Having a database under source control brings huge benefits. Therefore, we decided to review and compare two popular version control tools, dbForge Source Control add-in for SSMS and Visual Studio Version Control, to help you pick a tool that meets your needs best.
A version control system allows a team to work on the same database objects, share code changes among team members, and track the history of database versions. All of these factors contribute to database development efficiency and provide database stability.
However, it is important to choose a tool that satisfies your development needs and meets your company’s requirements. So without further ado, let’s plunge into a comparison of the two tools currently popular on the market.
Managing Database Objects
First and foremost, let’s mention the most striking difference between dbForge Source Control and Visual Studio Version Control. Notably, dbForge Source Control, unlike its counterpart, allows working directly with database objects, whereas VS Version Control allows working with files only.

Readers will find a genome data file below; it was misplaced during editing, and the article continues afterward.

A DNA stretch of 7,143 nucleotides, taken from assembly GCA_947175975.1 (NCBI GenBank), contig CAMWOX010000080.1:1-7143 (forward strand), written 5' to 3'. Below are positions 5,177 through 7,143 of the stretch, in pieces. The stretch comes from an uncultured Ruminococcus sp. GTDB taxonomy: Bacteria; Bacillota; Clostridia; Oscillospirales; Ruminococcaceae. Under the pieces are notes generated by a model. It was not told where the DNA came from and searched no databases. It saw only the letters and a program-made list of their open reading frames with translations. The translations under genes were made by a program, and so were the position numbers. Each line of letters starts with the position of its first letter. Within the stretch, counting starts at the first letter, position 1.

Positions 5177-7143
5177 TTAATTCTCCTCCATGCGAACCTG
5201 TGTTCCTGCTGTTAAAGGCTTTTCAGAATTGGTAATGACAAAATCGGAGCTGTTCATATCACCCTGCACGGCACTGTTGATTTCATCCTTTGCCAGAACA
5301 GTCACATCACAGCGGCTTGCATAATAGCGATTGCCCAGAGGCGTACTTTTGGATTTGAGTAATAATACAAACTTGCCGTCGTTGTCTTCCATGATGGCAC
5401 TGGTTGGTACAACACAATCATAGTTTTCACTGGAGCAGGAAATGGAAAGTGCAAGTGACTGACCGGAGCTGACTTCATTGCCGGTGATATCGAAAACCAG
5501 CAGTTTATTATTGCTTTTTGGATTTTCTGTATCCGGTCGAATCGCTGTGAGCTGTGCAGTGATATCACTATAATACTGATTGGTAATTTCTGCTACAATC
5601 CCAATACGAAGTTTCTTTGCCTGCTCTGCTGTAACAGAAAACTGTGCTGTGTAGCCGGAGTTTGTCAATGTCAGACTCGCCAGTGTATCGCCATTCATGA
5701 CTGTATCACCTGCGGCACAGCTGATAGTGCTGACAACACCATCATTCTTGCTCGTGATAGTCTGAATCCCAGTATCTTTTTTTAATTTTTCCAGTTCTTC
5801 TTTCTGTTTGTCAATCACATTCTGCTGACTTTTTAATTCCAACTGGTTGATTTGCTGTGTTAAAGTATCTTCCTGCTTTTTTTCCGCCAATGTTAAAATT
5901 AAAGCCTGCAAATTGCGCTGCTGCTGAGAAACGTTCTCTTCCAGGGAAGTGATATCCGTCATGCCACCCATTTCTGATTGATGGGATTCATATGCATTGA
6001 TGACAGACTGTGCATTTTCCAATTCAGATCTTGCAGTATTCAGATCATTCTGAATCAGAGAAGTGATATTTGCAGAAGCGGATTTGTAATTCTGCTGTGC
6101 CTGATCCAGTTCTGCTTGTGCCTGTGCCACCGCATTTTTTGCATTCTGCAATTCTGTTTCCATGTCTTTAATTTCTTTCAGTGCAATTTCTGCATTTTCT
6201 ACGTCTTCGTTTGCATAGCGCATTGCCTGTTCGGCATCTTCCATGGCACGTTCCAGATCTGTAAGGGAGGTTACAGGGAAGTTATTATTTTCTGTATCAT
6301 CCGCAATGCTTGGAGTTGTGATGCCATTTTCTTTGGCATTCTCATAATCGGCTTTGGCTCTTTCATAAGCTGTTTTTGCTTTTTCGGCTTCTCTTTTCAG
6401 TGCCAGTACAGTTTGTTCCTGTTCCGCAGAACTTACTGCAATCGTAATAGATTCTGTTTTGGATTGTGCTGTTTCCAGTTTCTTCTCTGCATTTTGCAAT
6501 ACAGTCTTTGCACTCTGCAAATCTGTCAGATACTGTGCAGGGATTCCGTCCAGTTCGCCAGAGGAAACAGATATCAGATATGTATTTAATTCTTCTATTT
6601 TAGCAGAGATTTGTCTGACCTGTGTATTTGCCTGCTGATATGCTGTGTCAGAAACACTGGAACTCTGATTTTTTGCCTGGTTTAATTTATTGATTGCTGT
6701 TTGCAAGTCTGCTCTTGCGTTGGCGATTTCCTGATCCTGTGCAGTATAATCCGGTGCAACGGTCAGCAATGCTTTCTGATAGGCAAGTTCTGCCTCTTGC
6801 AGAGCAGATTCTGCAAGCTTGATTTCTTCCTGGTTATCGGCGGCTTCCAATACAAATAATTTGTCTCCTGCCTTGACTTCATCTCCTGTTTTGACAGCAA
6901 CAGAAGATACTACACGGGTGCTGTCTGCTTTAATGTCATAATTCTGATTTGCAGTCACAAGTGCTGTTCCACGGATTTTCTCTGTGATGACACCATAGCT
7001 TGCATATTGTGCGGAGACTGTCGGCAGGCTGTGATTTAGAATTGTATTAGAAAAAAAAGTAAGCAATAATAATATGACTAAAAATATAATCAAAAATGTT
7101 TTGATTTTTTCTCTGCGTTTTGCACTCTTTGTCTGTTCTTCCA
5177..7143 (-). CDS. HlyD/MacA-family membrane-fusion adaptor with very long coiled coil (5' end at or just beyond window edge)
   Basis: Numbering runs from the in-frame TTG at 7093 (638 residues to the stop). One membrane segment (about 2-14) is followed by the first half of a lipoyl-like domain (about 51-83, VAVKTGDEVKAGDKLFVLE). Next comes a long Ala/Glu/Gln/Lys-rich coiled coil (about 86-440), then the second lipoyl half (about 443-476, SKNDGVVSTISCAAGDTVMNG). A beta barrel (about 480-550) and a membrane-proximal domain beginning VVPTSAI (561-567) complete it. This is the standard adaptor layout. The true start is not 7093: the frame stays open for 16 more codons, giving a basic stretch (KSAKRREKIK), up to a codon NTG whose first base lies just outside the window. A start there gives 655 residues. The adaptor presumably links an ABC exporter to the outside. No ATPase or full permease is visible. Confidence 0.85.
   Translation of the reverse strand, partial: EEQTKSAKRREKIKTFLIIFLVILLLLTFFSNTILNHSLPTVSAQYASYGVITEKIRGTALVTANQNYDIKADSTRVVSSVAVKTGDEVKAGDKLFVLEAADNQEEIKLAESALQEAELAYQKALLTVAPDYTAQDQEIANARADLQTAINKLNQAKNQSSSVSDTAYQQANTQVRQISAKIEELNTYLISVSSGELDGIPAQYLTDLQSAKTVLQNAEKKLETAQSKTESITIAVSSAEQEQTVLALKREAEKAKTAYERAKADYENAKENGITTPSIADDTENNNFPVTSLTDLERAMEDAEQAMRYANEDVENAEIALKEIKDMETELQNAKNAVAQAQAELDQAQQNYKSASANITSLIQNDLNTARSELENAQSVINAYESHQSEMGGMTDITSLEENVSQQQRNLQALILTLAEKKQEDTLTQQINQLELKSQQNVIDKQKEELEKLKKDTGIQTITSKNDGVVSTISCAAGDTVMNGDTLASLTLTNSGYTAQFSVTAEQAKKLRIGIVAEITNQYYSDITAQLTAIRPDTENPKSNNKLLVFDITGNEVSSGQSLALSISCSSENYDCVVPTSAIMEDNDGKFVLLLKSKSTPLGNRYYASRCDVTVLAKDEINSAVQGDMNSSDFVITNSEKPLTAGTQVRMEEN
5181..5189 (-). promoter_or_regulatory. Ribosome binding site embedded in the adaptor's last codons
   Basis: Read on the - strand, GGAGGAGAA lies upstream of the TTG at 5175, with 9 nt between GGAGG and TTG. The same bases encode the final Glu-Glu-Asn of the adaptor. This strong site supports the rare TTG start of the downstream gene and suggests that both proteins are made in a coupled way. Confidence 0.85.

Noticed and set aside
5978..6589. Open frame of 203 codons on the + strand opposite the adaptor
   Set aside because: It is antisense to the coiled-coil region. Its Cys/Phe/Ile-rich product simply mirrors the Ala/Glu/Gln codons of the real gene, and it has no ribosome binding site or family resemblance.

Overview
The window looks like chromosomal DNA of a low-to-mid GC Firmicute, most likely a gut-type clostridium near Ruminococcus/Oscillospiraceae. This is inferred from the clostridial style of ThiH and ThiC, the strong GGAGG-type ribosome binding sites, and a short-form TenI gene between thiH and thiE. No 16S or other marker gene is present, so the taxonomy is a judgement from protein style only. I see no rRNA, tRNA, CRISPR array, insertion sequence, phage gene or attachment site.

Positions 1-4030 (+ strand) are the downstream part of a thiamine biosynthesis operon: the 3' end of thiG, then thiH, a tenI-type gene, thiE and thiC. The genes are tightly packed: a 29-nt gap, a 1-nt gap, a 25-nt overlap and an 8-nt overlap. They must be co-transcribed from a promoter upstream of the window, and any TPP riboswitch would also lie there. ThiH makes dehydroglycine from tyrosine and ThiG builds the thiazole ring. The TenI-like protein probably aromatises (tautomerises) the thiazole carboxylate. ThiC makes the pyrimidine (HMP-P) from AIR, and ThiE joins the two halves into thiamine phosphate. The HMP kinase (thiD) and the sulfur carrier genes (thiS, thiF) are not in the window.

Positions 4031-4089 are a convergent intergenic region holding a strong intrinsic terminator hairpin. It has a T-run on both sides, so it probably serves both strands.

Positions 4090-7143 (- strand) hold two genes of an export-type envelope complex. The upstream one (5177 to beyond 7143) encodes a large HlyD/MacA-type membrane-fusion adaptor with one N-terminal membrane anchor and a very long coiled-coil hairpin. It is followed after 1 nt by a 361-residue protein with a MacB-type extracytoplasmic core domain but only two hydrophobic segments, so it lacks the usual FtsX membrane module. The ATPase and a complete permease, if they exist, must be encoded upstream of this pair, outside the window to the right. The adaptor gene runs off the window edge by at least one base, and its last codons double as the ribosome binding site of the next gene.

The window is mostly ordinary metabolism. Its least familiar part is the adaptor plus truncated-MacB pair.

This means, if you want to make changes to a particular database object in Visual Studio, you need to make changes to the file directly, generate a script with the changes, save the script with a correct name, and also change the dependent objects. And only after that, you get the possibility to version control your changes. Which is much work that can be avoided.
With the dbForge Source Control add-in, you can modify the objects, and let the tool do all the job for you. It decides on what changes are necessary for you by comparing the current state of the database with the version in source control. This allows you to see the changes at once and analyze the results. Besides, you don’t have to worry about dependent objects.
Therefore, when it comes to managing database objects, dbForge Source Control is a clear winner as it helps you focus on what’s important and automate routine tasks.
Handling Static Data
A database is primarily used by us to store and access data. That is why when version controlling a database, it is not only important to keep track of changes in schema objects but also consider the database static data.